- Managing Feedback: After presenting your solution, it is common to receive feedback from the buyer. This feedback can range from positive responses indicating enthusiasm and eagerness to manage negative feedback in the form of objections or concerns. Effectively managing feedback is crucial as it allows you to either address objections (negative feedback), or expand the sales opportunity (positive feedback).
- Gaining Commitment: The ultimate objective of your sales process is to secure the customer's commitment. By gaining commitment, you solidify the buyer's decision to move forward and ensure a successful sale. This commitment can take various forms, such as a verbal agreement, a signed contract, or an initial purchase.
Aligning Your Sales Process with the Buyer’s Purchase Process
Knowing how buyers make decisions puts you in an advantageous position. It allows you to align your sales process to the buyer's purchase process. This makes selling much more natural and less adversarial as you “guide” your customer through their own purchase process rather than “push” them through your sales process. Moreover, identifying where the buyer is in their purchase process enables you to apply the appropriate selling skill to move their purchase decision forward.
Here’s how you guide the buyer through their Purchase Process:
- When the buyer is in the Openness stage, you should be Planning the Sales Call. If you have done your pre-call research, the buyer will feel you are well-prepared and be more open to share information with you.
- When the buyer is in the Focus stage, you should be Developing his or her Needs. This means asking open-ended questions for sales that help the buyer think through their problem, the business impact of the problem, what an ideal solution looks like, and the impact of their solution.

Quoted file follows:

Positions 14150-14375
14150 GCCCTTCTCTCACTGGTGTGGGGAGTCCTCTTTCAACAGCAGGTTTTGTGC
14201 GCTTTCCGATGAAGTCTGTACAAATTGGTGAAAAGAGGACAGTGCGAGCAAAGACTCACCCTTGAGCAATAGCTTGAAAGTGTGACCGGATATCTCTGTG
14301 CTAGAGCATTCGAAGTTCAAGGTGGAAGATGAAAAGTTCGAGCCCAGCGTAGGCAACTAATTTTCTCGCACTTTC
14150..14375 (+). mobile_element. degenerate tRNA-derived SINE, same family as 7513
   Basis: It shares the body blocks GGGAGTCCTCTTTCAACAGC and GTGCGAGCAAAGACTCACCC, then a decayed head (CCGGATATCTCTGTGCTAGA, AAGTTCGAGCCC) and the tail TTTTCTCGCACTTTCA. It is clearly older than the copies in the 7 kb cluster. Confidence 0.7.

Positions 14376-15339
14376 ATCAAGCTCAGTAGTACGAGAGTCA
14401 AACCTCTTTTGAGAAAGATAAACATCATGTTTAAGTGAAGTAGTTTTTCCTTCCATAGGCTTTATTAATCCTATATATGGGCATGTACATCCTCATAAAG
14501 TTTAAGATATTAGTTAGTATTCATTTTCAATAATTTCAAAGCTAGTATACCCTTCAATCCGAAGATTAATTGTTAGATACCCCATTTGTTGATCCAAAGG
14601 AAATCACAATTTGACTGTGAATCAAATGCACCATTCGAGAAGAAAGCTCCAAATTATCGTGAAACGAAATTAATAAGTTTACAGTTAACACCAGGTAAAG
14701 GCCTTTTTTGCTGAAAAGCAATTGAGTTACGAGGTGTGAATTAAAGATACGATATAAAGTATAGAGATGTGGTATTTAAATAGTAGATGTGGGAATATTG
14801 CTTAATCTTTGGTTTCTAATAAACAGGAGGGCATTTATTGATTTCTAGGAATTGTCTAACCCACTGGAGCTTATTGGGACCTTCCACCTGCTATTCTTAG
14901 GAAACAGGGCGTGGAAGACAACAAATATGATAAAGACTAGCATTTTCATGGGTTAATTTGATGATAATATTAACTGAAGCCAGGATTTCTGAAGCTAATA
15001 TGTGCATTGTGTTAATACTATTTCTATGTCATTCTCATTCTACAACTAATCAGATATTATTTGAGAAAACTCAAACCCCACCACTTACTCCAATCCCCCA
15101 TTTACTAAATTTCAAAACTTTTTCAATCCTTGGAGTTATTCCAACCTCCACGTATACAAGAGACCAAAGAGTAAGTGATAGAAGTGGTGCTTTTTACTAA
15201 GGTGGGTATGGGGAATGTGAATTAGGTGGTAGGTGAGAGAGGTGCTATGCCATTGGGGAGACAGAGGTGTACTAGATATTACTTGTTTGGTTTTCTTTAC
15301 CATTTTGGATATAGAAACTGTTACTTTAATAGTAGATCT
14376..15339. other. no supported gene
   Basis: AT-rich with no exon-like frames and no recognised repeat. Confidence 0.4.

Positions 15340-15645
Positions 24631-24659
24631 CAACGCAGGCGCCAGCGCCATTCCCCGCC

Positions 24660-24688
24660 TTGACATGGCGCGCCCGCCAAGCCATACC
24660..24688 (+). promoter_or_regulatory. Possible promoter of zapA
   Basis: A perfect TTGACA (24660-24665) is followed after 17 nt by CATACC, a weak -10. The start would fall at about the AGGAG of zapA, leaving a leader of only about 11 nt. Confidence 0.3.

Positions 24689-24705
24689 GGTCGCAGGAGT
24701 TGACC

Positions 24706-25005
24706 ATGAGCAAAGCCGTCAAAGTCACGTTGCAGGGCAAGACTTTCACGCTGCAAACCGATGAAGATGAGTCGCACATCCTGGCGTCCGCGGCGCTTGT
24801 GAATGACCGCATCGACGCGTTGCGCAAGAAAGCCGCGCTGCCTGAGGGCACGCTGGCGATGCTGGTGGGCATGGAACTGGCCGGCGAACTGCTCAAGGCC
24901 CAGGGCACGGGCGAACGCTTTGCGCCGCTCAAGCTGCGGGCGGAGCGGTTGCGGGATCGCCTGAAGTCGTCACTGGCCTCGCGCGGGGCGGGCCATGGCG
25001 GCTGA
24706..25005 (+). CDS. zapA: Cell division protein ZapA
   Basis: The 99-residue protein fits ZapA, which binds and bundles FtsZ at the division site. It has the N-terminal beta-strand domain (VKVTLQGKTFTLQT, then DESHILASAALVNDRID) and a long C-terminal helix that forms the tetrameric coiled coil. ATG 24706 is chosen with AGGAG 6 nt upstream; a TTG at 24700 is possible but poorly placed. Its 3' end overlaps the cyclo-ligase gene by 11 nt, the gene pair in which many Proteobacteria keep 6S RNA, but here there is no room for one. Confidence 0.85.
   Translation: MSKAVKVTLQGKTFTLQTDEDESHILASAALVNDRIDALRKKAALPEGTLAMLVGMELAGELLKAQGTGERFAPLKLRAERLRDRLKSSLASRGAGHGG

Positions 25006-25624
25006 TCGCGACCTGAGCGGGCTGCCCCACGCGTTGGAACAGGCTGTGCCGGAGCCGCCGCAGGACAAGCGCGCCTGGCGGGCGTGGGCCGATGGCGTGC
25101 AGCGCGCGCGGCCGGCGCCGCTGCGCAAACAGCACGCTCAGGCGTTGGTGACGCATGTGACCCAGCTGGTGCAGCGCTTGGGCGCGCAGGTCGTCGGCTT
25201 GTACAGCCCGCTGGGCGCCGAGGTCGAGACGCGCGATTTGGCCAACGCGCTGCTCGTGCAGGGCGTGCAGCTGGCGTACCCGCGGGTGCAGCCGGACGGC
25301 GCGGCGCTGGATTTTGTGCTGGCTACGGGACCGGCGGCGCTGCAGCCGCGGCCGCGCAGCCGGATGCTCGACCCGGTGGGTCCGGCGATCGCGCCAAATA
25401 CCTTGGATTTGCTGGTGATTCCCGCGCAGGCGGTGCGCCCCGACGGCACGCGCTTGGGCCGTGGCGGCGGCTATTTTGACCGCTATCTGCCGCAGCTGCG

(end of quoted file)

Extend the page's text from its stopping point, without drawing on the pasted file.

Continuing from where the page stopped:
- When the buyer is in the Knowledge stage, you should be Presenting Solutions. This is the time to explain to the buyer how your proposed solution addresses their needs.
- When the buyer is in the Evaluation stage, you should be Managing Feedback. This is when you should be handling objections in sales.
- Finally, when the buyer is in the Decision stage, you should be Gaining His or Her Commitment. This is where you ask for the sale.
Selling the way your customer buys will also result in fewer stalled deals. Problems often occur when a seller move things along before the buyer is ready. A fundamental mistake many sales reps make is asking for a commitment too early – for example, when the buyer is in the Knowledge or Evaluation stage and not yet ready to make any purchase decision.
Aligning your sales process with the buyer's purchase process is essential for achieving better results in sales. By understanding and mapping your strategies to the stages of the purchase process, you can effectively guide buyers and improve your sales performance.
Careful planning and identifying customer needs serve as the foundation for effective selling. To align your sales process, consider tailoring your approach based on the buyer's needs and preferences. Present your solution in a way that addresses their challenges and highlights the unique value your offering brings. Effectively managing feedback and objections allows you to build trust with the buyer. Lastly, gaining commitment solidifies their decision to move forward.
Integrating selling skills with the sales process is crucial for improving sales performance. While top performers often have excellent skills but little regard for process and lower performers adhere to process but lack skills, finding a balance is essential. By integrating skills and processes, sales organizations can enhance their training programs, making it easier for sales managers to reinforce critical skills within the context of the sales process.
About David Jacoby
As a Managing Director at Sales Readiness Group, A Part of SBI, David helps large B2B sales organizations improve sales performance. Previously, David was a Principal at Linear Partners, a sales consulting firm providing sales strategy, sales operations, talent management, and interim management services to emerging growth companies. In the past, David has served as Vice President of Business Affairs of Xylo, Inc., where he was responsible for the Company's business development, sales operations, legal affairs, and financing activities.